February 22, 2014See All Newsletters
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Hi Member,
Often, when teachers hear the phrase "formative assessment," images of quizzes or constructed response prompts emerge. When we think of formative assessment this way we're seeing it as a thing to do, rather than a recursive process we use to help students cultivate a repertoire of skill. This week we want to help you see formative assessment as part of a process, as part of your feedback loops. The videos below help us see formative assessment as an organic function of the learning process.
Teacher Laureate at Teaching Channel

3 Ideas for Formative Assessment

All Grades | All Subjects | Assessment
In this video, teacher Jen Saul shows us that practice really is malleable with these folders her students use over and over again.
Grades 9-12 | ELA | Themes | CCSS
I use these folders as a teaching tool and to help my students organize textual evidence and draw conclusions.
Grades 6-8 | Math | Warm-Up
This is one of our most popular videos. Watch how math teacher Leah Acala (discreetly) uses student mistakes to assess and clarify concepts.
Great questions are being asked:
  1. How do you help teachers look at student work?

  2. What are your favorite observation tools?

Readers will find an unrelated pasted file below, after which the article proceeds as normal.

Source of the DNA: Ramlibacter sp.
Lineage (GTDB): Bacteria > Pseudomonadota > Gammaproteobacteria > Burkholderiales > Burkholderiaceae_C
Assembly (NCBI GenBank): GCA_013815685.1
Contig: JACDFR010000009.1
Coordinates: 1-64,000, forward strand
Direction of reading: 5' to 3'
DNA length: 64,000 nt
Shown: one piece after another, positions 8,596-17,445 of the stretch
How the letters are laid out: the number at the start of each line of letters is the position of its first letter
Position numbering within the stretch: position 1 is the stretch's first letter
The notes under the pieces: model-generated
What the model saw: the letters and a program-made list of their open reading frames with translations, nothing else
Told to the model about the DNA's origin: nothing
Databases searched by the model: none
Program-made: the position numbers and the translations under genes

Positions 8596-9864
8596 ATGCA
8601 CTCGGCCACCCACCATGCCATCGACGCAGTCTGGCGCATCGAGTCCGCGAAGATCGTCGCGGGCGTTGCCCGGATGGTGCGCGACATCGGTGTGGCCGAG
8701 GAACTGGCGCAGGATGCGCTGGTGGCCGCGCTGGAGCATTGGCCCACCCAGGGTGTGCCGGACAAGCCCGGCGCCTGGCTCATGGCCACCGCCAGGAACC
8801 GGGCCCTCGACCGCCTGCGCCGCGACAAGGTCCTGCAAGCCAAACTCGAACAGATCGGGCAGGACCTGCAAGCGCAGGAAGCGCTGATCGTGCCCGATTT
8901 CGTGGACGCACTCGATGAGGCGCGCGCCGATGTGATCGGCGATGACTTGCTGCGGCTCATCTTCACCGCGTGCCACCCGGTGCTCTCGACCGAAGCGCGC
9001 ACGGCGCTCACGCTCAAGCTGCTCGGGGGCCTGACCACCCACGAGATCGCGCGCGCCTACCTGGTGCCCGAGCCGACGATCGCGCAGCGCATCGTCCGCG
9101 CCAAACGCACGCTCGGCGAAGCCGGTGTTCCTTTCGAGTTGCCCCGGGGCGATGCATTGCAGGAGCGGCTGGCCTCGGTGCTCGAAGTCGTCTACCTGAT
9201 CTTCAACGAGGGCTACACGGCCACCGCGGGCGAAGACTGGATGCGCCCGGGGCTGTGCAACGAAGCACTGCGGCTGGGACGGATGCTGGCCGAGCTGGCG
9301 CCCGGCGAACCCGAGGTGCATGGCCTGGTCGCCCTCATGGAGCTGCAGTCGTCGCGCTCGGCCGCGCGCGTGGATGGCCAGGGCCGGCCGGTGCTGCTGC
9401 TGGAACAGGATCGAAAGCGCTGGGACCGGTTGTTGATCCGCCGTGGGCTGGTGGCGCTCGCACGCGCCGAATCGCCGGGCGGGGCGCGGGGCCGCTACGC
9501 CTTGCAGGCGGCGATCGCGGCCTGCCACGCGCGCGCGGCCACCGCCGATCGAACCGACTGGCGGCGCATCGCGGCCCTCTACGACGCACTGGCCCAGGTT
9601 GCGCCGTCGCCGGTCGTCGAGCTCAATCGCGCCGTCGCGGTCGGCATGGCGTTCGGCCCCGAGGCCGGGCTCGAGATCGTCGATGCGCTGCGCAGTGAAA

And we’re getting great answers, too. Here’s a tip from Catherine Castillo on how to keep teachers moving forward in their practice:
We have observation days for each grade level in math and literacy. The purpose is for teachers to learn from each other in our building... I tell them to focus on one thing they would like to try, and then come up with a plan and timeline for implementation. This is one of the most popular things we do with teachers. They love getting in other rooms and seeing what their peers are doing. It is also a great way to highlight teachers that are successful at teaching math.
We know you are always thinking about potential lessons when you’re browsing online. Keep track of Tch teaching ideas and resources anywhere online with the super-convenient Tch Lesson Planner tool. Use it to:
  • save lessons to your Teaching Channel Workspace
  • schedule reminders
Watch this video and learn how to get started.
The race starts on March 1st and covers about 1,000 miles of freezing terrain from Anchorage, in south-central Alaska, to Nome on the western Bering Sea coast. Follow the action and all the teaching moments with this roundup of resources! (And don't miss this Tch video, Iditarod & Math.